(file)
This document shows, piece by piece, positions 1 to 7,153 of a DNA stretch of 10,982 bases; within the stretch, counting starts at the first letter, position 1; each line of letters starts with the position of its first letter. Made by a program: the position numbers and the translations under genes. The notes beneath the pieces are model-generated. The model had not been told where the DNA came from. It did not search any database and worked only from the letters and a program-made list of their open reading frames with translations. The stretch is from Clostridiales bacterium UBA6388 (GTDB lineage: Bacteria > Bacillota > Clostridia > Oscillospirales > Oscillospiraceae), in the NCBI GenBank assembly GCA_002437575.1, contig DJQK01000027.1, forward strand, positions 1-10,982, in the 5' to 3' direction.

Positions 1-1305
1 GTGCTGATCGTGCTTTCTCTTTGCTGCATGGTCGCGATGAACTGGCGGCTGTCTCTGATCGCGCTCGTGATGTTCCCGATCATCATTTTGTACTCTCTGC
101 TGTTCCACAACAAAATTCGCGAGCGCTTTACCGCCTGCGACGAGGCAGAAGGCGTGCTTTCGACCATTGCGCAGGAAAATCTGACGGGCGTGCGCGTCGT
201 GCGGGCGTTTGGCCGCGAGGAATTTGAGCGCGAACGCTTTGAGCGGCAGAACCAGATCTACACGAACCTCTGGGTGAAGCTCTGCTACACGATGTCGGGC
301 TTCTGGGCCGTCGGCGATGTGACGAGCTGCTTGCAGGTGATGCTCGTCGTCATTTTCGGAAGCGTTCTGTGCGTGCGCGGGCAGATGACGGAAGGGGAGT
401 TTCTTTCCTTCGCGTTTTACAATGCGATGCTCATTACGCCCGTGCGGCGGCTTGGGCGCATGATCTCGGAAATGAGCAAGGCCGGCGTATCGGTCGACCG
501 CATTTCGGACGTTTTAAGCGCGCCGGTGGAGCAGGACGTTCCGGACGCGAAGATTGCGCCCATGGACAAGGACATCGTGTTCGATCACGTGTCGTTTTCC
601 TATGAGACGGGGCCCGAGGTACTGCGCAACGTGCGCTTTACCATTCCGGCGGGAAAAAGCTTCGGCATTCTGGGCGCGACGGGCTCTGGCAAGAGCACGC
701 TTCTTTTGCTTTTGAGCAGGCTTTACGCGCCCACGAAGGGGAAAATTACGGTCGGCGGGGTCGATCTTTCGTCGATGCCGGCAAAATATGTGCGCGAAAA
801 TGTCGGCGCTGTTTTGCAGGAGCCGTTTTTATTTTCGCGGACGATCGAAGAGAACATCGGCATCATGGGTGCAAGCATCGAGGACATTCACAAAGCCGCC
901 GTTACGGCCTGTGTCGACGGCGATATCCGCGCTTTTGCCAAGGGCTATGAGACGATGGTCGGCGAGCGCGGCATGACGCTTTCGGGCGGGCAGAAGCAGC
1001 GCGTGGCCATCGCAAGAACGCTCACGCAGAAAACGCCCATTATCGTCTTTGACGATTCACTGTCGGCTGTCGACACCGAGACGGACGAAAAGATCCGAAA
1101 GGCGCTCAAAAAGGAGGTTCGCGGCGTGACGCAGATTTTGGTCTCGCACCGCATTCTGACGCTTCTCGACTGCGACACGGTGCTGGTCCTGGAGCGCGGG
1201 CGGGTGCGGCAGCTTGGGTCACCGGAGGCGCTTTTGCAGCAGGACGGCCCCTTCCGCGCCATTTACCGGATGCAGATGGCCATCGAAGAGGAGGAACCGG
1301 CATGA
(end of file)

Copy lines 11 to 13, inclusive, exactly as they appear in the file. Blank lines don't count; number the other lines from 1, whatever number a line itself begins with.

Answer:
801 TGTCGGCGCTGTTTTGCAGGAGCCGTTTTTATTTTCGCGGACGATCGAAGAGAACATCGGCATCATGGGTGCAAGCATCGAGGACATTCACAAAGCCGCC
901 GTTACGGCCTGTGTCGACGGCGATATCCGCGCTTTTGCCAAGGGCTATGAGACGATGGTCGGCGAGCGCGGCATGACGCTTTCGGGCGGGCAGAAGCAGC
1001 GCGTGGCCATCGCAAGAACGCTCACGCAGAAAACGCCCATTATCGTCTTTGACGATTCACTGTCGGCTGTCGACACCGAGACGGACGAAAAGATCCGAAA